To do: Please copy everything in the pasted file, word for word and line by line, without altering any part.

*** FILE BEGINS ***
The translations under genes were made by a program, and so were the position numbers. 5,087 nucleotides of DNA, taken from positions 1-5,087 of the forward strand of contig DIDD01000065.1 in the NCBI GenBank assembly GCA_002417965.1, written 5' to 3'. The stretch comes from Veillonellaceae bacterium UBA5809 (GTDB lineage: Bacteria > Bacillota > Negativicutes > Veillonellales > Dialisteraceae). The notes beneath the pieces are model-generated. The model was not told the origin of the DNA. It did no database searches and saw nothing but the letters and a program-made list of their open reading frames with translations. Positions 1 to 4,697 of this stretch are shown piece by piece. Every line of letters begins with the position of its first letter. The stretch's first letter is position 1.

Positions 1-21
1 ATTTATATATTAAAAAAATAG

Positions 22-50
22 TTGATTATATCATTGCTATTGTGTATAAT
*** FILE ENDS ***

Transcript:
The translations under genes were made by a program, and so were the position numbers. 5,087 nucleotides of DNA, taken from positions 1-5,087 of the forward strand of contig DIDD01000065.1 in the NCBI GenBank assembly GCA_002417965.1, written 5' to 3'. The stretch comes from Veillonellaceae bacterium UBA5809 (GTDB lineage: Bacteria > Bacillota > Negativicutes > Veillonellales > Dialisteraceae). The notes beneath the pieces are model-generated. The model was not told the origin of the DNA. It did no database searches and saw nothing but the letters and a program-made list of their open reading frames with translations. Positions 1 to 4,697 of this stretch are shown piece by piece. Every line of letters begins with the position of its first letter. The stretch's first letter is position 1.

Positions 1-21
1 ATTTATATATTAAAAAAATAG

Positions 22-50
22 TTGATTATATCATTGCTATTGTGTATAAT